Despite being the laughing stock of Hollywood and seen as everything that’s wrong with the modern blockbuster, Michael Bay is an amazing director that is more than capable of manufacturing incredible visualizations on the screen. 13 Hours: The Secret Soldiers of Benghazi was an intense war flick that achieved everything it wished too. Pain & Gain was a gritty crime film that proved Bay’s ability to be able to make a film that has “less” explosions than usual. David Ortiz will strikeout every now and again; and Transformers: The Last Knight is a swing-and-a-miss to say the least. This is not one of the worst movies of all time, as many critics will lead you to believe. The action is slightly just below par when compared to other Transformer’s films, the comedy is apparent and will produce a slight chuckle from time to time, and Bay’s aesthetics are always astounding and underrated; but none of this will save the film from the catastrophe that the lack of plot, cringe-worthy dialogue, and complete deficiency of enthusiasm all on board undoubtedly brought.
“You can spin it anyway you want, but what it comes down to is that Transformers: The Last Knight is a bad movie.”
IMDb’s logline for Transformers: The Last Knight reads, “Humans and Transformers are at war, Optimus Prime is gone. The key to saving our future lies buried in the secrets of the past, in the hidden history of Transformers on Earth.” Did any of that get you excited? No? Well don’t worry, that translates to the whole 148-minute film. At one point in the film, with an hour left, I counted FIVE different plot points we were theoretically supposed to follow/care about. Convoluted isn’t nearly a severe enough adjective to describe the wretchedness of the script. It’s a summer popcorn-flick and the plot isn’t supposed to be the fundamental aspect but it still has to be intelligible; and in this film it is not.
The film stars Mark Wahlberg, Sir Anthony Hopkins, Josh Duhamel, Laura Haddock, and none of them were able to produce a character remotely worth caring for. Death constantly stared them in the face as the audience and myself constantly continued not to care. There was one character who was a light in the bleakness that was the company of the film, and his name was Cogman. Cogman was a short-tempered butler-robot who was a cheap knock-off of K2-SO from Rogue One: A Star Wars Story; and was still the greatest part of the whole damn film.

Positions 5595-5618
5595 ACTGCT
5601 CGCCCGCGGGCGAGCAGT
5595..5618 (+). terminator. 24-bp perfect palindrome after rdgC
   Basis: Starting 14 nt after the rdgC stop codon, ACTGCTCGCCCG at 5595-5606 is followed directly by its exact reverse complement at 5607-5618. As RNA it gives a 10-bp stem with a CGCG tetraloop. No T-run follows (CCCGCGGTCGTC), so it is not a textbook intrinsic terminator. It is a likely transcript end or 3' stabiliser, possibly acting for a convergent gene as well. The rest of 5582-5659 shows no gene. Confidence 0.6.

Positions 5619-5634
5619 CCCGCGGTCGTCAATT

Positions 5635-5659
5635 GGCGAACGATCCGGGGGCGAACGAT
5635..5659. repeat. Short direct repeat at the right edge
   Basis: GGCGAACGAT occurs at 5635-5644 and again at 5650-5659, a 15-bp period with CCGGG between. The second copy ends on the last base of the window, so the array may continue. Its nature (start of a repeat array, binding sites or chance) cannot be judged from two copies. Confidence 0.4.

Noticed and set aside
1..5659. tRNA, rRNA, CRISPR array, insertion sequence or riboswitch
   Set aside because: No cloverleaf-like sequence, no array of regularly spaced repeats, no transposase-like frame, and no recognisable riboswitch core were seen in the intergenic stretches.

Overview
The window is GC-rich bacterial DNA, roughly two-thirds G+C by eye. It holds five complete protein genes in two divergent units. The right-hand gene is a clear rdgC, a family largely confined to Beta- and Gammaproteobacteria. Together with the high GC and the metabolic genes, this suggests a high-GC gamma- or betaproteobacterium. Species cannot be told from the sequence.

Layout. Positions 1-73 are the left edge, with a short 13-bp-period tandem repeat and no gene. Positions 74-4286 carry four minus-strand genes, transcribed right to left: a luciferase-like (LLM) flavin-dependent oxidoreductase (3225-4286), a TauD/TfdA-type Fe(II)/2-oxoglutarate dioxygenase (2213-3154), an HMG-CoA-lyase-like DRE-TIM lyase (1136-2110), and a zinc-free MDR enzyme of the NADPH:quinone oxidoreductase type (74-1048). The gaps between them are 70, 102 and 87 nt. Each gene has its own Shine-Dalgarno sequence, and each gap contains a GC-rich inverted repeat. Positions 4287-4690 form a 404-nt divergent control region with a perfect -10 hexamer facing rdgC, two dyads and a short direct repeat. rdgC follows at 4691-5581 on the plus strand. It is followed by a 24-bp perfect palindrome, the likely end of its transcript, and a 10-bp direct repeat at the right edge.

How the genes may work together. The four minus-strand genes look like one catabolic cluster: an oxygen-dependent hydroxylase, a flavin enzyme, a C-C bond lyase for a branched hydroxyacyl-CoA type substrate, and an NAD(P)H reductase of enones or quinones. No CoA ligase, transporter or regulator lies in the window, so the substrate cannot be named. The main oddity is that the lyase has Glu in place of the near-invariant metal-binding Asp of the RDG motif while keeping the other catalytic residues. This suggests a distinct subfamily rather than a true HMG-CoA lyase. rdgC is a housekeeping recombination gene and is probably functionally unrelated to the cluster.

The action throughout the film was easily the most uninspired of the five films, which makes one ponder why this film has the highest budget of any of the others. Wahlberg hanging out of Bumblebee as the transformer shot at a Decepticon beside him is the one shot that I remember admiring; that should explain the absence of creativity or passion that went into a two-and-a-half-hour film. The most important feature of any film with a budget of +$250 million is going to be the effects, and the attempt here was disappointing.
Without the cinematography that Michael Bay is known for, though never receives admiration, the rating below would be absent a whole star. After a mammoth of an explosion and fire-fight between alien robots, to see the camera pan up to a young girl covered in dust as the American flag waves in front of the distant mountains and the sunrise behind them is an amazing and brilliant way to bring levity to the nonsense. A very Peter Berg style of filmmaking that has been recently very successful. When explosions aren’t abundant and metal isn’t sparking, the frame is always able to provide some next-generation visuals that will always evoke emotion out of me.
Two and a half stars means a movie is “eh”, it’s alright, it’s a movie. Two stars means a movie isn’t good. One and a half stars; that’s a bad movie. You can spin it anyway you want, but what it comes down to is that Transformers: The Last Knight is a bad movie. Two sequels and a Bumblebee spin-off are already in the books, but if the last outing is an example for how the rest of the series is going to go, don’t let this saga have another dime.